The issue of net neutrality, i.e. all internet data should be treated equally, is dragging enough attention in the United States. The government seems to have reached to a consensus on how to deal with the major issue of regulating internet traffic in the country.
According to the sources, the Federal Communications Commission (FCC) is likely to consider a proposal that would grant it with the regulatory authority over the Internet traffic flow between the Internet service providers (ISPs) and content providers.
The proposal that has been dubbed as the “hybrid” solution would establish a division between retail and wholesale transactions. This latest view is gaining majority among the FCC staff.
Sources say the FCC chairman or his employees to the other four commissioners have yet not circulated the so-called hybrid proposal due to its still-fluid nature. It is among the four possibilities that the commission is considering as it wants to draw up a framework for net neutrality that will succeed in court unlike its previous two attempts.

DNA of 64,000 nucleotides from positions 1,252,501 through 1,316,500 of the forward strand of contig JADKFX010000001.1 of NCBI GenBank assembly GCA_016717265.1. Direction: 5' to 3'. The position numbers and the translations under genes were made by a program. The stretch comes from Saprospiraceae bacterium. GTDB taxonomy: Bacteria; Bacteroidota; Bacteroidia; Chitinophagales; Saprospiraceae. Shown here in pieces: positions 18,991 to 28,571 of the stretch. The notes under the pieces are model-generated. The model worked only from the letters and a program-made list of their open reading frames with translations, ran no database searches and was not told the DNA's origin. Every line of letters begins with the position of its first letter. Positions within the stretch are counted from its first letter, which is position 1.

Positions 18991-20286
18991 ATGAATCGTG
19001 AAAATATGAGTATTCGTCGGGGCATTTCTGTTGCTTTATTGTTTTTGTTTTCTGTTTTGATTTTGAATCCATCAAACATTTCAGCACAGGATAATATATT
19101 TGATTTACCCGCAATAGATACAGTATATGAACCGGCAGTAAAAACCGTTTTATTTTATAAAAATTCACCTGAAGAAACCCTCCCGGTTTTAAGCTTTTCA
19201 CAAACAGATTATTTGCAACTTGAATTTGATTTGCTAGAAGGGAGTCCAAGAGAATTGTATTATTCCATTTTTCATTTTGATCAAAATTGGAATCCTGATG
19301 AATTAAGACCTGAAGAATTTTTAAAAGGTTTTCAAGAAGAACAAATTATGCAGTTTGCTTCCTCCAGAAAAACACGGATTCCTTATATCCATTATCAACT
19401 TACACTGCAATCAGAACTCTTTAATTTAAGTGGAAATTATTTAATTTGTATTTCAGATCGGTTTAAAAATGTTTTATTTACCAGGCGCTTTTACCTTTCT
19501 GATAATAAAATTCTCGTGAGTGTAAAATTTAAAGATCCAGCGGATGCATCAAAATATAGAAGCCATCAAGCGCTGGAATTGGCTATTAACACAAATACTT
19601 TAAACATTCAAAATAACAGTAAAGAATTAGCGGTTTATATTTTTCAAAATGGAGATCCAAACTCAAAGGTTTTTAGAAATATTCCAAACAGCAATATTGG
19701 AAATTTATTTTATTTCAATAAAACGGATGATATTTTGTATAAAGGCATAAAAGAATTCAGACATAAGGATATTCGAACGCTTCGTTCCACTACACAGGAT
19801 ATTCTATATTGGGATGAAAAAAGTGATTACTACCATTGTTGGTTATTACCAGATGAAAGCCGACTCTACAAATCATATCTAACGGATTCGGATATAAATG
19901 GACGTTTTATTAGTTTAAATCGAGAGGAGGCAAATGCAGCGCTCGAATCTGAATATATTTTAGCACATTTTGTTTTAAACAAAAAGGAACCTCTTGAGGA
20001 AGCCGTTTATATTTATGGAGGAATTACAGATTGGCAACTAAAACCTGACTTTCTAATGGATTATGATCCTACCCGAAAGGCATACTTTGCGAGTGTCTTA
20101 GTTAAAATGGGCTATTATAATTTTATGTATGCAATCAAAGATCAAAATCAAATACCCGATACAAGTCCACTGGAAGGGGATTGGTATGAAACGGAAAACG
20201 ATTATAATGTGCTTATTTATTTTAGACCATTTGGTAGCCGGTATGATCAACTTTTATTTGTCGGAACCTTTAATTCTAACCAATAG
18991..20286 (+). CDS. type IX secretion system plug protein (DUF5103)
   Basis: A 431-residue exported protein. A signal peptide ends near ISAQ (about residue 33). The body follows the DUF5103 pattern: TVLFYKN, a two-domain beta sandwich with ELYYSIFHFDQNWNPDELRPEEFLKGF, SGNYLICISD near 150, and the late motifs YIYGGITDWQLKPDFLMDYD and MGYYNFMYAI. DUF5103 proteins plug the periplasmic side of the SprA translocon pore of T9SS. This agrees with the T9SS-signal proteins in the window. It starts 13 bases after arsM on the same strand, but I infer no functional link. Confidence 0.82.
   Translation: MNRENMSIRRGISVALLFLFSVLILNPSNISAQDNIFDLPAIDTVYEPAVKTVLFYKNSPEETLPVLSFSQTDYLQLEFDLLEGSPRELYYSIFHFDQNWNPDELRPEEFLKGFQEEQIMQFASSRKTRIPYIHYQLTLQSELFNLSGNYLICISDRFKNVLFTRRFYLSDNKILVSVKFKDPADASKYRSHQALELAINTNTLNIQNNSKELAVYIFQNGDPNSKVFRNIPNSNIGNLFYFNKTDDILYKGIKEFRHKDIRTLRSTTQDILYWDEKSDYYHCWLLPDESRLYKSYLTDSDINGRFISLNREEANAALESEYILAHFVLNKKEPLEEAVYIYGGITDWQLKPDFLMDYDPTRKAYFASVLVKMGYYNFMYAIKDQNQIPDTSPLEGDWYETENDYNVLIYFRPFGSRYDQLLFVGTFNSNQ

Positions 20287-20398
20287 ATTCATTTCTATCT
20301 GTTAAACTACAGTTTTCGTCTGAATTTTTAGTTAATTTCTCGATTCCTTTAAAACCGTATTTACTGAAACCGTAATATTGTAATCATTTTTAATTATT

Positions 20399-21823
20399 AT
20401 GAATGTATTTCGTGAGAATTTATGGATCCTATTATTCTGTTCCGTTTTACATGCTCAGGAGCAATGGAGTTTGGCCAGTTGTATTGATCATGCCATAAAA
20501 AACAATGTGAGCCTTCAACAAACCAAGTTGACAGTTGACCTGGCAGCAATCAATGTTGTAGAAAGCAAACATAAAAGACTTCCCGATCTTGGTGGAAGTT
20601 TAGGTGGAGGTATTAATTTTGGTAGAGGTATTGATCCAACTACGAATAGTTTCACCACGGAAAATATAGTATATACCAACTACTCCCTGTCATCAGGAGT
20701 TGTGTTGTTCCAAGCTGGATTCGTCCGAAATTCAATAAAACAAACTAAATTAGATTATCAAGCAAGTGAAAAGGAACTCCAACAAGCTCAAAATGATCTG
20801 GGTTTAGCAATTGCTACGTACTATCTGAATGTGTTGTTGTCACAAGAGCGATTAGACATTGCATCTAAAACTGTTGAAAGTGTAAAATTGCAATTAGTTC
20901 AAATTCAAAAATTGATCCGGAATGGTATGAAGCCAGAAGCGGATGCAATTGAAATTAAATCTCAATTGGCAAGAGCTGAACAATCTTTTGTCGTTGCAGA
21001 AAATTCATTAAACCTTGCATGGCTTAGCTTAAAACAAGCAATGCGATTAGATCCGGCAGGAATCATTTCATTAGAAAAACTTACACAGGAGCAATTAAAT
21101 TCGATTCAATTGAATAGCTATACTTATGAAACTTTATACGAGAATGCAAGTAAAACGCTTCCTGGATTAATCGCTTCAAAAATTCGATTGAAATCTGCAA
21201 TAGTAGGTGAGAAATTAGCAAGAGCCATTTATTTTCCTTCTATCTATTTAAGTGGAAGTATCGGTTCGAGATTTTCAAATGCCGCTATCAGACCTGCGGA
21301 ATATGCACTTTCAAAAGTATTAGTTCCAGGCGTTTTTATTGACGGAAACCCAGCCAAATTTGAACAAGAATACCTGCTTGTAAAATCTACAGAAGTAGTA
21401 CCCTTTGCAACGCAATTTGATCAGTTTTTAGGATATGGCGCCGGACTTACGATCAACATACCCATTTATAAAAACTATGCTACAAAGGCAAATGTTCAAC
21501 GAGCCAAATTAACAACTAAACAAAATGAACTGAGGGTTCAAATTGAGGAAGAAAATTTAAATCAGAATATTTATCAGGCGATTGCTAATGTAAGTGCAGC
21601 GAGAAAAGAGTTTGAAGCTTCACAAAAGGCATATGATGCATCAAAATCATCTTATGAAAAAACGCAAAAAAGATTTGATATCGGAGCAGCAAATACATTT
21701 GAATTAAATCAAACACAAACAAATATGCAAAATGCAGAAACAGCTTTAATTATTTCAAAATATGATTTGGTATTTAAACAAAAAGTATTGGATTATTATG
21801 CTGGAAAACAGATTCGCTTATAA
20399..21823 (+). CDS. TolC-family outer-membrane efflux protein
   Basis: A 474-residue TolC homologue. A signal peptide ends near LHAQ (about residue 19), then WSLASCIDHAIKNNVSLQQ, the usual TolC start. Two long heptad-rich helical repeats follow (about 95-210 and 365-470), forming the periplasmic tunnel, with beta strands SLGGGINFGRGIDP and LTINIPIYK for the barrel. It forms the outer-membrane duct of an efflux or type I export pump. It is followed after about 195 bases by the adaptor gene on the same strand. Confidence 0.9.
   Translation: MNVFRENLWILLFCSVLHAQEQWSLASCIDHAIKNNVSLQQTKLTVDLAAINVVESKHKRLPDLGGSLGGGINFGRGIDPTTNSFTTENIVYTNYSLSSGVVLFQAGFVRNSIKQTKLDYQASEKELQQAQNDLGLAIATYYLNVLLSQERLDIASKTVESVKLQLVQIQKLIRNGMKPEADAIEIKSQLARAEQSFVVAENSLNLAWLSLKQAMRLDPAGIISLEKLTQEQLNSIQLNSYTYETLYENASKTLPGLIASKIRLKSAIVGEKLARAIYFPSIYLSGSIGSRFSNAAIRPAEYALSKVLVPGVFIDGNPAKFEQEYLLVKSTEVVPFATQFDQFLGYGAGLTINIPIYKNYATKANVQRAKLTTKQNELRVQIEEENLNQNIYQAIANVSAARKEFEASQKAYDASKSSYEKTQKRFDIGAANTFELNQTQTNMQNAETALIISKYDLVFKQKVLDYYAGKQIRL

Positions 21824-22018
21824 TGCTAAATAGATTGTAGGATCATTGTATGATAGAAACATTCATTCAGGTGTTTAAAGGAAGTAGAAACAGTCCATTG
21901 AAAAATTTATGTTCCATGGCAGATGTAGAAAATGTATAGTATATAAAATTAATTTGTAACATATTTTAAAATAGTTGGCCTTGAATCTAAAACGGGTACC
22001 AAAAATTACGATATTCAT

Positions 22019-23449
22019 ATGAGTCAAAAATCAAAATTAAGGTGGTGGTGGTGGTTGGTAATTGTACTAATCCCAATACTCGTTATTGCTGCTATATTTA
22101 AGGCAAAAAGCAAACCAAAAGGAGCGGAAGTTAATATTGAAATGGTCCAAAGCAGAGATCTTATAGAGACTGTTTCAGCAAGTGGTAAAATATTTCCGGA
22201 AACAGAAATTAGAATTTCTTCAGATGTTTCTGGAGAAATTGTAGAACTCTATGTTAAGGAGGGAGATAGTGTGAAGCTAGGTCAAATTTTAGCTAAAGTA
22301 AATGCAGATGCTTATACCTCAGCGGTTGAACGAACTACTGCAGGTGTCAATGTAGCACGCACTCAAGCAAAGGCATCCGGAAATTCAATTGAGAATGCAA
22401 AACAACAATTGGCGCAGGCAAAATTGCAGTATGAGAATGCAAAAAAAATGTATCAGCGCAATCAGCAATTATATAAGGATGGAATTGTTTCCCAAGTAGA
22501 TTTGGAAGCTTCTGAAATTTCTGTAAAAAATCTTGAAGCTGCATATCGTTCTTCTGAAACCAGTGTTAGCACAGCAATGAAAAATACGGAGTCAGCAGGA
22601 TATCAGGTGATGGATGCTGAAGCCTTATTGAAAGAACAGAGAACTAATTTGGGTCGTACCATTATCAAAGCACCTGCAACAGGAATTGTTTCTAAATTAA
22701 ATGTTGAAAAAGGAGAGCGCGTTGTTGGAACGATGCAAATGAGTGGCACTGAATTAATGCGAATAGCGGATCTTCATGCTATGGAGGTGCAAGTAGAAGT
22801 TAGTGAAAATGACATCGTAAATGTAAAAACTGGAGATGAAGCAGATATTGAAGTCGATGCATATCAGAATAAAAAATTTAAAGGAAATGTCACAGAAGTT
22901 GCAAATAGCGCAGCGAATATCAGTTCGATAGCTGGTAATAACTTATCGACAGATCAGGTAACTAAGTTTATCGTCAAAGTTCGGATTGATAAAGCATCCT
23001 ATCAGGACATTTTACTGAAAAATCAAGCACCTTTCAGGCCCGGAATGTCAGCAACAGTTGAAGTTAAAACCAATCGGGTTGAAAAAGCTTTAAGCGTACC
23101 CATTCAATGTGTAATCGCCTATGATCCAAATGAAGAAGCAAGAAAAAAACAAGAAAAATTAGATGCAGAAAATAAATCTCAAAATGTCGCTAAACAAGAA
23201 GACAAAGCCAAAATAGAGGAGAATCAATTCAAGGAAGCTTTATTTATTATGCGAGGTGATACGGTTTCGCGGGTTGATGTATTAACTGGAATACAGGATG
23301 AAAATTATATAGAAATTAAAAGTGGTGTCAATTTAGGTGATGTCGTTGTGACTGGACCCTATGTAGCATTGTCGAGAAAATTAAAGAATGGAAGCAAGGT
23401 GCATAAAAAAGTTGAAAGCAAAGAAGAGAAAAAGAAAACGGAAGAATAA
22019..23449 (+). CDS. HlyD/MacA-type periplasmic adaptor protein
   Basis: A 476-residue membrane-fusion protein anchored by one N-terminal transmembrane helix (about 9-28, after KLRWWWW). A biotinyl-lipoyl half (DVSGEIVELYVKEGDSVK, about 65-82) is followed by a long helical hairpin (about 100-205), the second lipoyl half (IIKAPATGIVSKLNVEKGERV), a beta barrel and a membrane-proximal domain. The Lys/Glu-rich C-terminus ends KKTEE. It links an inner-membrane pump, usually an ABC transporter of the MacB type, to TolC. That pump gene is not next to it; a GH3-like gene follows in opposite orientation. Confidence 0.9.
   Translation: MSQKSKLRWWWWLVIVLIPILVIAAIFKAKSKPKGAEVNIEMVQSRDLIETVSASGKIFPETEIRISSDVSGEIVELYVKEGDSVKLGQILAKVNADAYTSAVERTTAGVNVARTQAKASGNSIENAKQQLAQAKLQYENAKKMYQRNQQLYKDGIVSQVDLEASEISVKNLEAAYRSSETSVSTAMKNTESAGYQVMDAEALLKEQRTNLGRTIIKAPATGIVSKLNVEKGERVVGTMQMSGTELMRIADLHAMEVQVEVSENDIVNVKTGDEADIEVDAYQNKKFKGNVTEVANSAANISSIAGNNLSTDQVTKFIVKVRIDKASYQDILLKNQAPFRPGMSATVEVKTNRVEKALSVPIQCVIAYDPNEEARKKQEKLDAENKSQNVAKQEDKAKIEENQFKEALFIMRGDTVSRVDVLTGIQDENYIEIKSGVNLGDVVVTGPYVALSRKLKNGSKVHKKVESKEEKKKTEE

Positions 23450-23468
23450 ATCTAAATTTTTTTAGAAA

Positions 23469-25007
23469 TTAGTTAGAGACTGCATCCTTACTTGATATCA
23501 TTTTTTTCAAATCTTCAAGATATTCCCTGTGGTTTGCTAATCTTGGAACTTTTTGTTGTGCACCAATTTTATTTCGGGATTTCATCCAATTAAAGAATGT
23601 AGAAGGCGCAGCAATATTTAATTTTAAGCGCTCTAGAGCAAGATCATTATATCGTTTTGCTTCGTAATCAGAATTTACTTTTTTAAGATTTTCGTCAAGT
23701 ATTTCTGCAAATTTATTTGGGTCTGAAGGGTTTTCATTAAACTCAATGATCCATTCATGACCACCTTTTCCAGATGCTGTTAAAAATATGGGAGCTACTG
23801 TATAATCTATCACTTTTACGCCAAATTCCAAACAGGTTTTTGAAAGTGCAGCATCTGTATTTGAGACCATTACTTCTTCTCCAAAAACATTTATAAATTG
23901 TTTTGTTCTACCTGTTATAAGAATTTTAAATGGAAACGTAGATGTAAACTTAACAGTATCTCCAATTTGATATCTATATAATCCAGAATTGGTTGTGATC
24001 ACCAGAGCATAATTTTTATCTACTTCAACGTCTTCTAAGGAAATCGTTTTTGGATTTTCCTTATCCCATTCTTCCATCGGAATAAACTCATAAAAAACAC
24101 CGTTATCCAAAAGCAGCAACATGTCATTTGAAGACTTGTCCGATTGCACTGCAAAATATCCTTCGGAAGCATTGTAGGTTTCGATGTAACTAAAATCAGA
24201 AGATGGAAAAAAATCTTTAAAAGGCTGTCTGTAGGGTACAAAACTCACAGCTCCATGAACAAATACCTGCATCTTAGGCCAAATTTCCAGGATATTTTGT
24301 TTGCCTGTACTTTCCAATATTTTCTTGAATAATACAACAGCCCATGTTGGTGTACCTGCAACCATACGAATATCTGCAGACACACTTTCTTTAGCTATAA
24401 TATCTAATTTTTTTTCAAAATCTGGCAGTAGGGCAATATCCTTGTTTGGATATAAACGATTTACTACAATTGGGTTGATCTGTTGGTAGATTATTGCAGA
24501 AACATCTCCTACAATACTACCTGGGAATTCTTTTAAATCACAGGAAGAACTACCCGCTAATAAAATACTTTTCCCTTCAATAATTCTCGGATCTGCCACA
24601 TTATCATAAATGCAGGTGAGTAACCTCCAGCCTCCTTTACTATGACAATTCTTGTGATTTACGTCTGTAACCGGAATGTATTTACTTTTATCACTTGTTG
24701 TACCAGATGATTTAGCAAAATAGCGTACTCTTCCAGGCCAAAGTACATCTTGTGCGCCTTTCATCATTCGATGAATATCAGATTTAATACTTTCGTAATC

The mentioned approach would allow the federal body to enforce a rule against the legal Internet content blocking, allow installation of restrictions on discrimination among Internet traffic and also provide some allowance for unique arrangements for delivery of specialized services.
According to a report by New York Times, a formal proposal is likely to arrive as soon as next month.
The commission working on to formulate new so-called net neutrality rules aims at regulating the process by which internet service providers (ISPs) manage traffic on their networks.
Under the proposed policies, ISPs are barred from blocking any content and also suggest allowing few ‘commercially reasonable’ deals where content providers could pay ISPs in order encourage the delivery of their traffic.
The FCC also invited comments from the public on FCC chairman Tom Wheeler’s open Internet proposal. Wheeler’s proposal stops short of banning cable and telecom companies from favoring some content providers.
Over a million public comments have poured in on whether all businesses on the Internet should be treated equally over content delivery speed or if businesses should be able to pay to have their data and content prioritized for delivery.
The majority of opinions suggest that people want equality among all, with many saying that the media regulating body should consider all Internet providers as common carrier utilities.